Washington, D.C. - Speaker Nancy Pelosi spoke on the House floor this morning in support of a bipartisan House resolution honoring the life and work of Ambassador Richard Holbrooke, Special Representative for Afghanistan and Pakistan, who died earlier this week. Below are the Speaker's remarks.
“Thank you very much. I thank the Chairman [Mr. Berman] for yielding, and I commend him and the Ranking Member, soon to be Chairwoman, Ileana Ros-Lehtinen for giving us this opportunity to address the resolution presented by Congresswoman Nita Lowey, who chairs the Foreign Ops Subcommittee. All of you on Foreign Affairs and on Foreign Ops in Appropriations know full well the magnitude of the leader that Richard Holbrooke was.
“As I address some personal remarks about him, I want to say how significant it was that he understood the important role that Congress plays in our foreign policy--whether it was an Ambassador to the United Nations, whether it was in his work forging a peace agreement--the Dayton Accords, or whether it was his role now as Special Envoy to Afghanistan and Pakistan. He would come to Capitol Hill bringing his tremendous and brilliant mind, his great intellect, his boundless energy, and his sense of humor. He had a tenacity about him that was unsurpassed. His determination was palpable--you could see it in the air. When he addressed an issue, you knew a solution would be found. And he indeed worked very, very hard in all that he did, but he also brought, as I say, a brilliant, great intellect.
“With the passing of Ambassador Holbrooke, our country has lost a brilliant and respected diplomat, but his life and his legacy will continue to affect our search for peace in the world, resolution of conflict, improving relationships among countries, having a values-based American foreign policy. He was a strong fighter for peace throughout the world and an advocate of American values at the United Nations.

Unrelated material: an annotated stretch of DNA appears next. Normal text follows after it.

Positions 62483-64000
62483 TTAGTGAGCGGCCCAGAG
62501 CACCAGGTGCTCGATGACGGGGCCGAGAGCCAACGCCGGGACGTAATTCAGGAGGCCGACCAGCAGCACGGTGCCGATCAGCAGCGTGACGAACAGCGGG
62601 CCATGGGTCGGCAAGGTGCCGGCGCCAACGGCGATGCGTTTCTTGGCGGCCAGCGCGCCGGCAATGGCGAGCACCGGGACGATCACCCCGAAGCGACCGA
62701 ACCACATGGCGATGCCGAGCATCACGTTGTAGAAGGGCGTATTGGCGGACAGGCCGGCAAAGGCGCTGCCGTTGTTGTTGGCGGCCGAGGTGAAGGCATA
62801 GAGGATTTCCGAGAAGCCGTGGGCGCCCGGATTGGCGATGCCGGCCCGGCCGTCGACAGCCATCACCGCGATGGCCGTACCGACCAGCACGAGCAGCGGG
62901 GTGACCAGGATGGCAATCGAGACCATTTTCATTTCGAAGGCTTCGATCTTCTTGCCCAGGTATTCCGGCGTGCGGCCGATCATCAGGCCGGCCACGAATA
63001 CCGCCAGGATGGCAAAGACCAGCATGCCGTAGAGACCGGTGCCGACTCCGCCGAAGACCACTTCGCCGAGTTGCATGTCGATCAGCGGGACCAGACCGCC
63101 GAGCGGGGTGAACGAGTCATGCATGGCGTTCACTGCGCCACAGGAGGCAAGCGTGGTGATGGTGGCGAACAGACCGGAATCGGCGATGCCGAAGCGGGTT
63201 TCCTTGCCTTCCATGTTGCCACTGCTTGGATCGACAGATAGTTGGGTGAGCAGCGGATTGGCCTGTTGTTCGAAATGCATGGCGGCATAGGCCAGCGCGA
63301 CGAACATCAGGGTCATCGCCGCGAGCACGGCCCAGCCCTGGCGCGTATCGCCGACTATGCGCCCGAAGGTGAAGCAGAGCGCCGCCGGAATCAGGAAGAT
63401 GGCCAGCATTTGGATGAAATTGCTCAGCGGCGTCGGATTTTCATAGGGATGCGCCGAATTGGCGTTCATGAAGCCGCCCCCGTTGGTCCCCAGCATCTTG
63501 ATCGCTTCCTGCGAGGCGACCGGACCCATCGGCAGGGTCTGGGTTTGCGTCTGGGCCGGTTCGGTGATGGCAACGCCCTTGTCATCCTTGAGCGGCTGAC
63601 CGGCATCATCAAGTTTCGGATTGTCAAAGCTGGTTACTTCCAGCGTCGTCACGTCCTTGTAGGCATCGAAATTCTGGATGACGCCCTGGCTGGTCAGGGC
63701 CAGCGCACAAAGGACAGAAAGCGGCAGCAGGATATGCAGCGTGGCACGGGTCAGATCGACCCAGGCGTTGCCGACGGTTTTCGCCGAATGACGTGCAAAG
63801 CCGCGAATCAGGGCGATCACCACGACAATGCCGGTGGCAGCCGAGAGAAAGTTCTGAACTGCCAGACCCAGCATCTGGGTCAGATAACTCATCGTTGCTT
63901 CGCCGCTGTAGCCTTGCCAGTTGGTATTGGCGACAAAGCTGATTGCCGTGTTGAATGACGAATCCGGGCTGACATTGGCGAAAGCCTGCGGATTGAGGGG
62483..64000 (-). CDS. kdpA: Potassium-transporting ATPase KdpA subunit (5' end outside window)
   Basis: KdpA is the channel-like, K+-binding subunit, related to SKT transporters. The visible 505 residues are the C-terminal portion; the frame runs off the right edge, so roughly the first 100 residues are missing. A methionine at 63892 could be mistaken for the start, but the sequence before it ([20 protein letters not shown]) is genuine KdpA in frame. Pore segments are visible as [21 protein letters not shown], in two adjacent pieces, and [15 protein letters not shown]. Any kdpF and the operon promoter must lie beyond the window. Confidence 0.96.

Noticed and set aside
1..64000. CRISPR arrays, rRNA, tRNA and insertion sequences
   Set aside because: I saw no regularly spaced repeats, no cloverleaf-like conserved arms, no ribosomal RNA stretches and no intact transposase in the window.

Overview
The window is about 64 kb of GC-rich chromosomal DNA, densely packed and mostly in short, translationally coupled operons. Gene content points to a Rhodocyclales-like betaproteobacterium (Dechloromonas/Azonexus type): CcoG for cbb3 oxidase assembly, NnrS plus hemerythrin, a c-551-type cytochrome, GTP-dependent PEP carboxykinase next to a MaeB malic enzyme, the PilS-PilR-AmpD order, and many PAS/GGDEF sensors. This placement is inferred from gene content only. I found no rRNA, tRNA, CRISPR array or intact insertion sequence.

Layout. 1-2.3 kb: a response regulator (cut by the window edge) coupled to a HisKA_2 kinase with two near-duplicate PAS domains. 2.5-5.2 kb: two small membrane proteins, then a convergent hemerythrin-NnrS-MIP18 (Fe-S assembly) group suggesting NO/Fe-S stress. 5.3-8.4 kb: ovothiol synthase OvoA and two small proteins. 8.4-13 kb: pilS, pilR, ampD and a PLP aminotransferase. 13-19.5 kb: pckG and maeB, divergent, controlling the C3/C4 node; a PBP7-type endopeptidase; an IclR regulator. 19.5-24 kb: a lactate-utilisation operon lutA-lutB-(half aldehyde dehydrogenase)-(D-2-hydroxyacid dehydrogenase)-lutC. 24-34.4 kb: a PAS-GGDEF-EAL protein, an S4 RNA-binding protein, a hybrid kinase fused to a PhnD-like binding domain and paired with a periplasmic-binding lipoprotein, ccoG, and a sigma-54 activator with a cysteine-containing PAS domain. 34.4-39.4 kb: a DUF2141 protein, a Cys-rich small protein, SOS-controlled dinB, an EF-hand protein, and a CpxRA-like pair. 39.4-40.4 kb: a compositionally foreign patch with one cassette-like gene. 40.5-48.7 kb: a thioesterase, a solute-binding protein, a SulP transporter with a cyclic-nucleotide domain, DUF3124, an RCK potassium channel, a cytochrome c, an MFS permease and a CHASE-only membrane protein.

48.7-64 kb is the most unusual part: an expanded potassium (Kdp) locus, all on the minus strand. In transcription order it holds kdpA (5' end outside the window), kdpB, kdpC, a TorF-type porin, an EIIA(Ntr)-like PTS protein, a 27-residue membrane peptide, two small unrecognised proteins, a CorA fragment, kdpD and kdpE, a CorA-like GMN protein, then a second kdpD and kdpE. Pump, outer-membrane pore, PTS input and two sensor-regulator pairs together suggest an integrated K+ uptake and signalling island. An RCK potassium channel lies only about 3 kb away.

“He will be long remembered for forging the agreement among bitter rivals to end three years of bloody sectarian war in the former Yugoslavia. Now that peace is in the region, it is hard to remember how bitter that fight was and how it went on for a long time. I just want to say this aside, just to tell you the magnitude of the task that he had. When Adolf Hitler was young, that's how he learned the power of hatred. He said he learned it by watching the Balkans people who had come to Vienna, settled there in some ghettos, and he saw how they interacted among themselves in a very, very bitter way. That gives you a flavor for the attitudes of people in the region.
“But they came to the table in Dayton. Richard Holbrooke understood. He put himself in the shoes of each of the rivals and was able to forge an agreement. It was quite historic. Again, the force of his determination was key to securing peace, restoring hope, and saving lives. It was really monumental. It is thought that his work in the Balkans saved thousands of lives.
“Today, as this resolution states, Congress recognizes him for ‘the monumental contributions he has made to United States national security, humanitarian causes, and peaceful resolutions of international conflict.'
“All of us who have worked with him admired his great intellect and tenacity to resolve conflict. When we got news of his passing, which was shocking to all of us, we immediately flew a flag over the Capitol that evening in his name--how appropriate, this great patriot. How appropriate that there would be a flag flying in his name over the Capitol of the United States. I think that is a tremendous, tremendous tribute.
“I hope it is a comfort to his wife Kati, our dear friend--many of us are personal friends of the Holbrookes--to his children David and Anthony, to their children, and to the many who love him, I hope it is a comfort to them that so many people throughout the world mourn their loss and in our country with a deep, deep sadness and that we are praying for their family at this sad time.”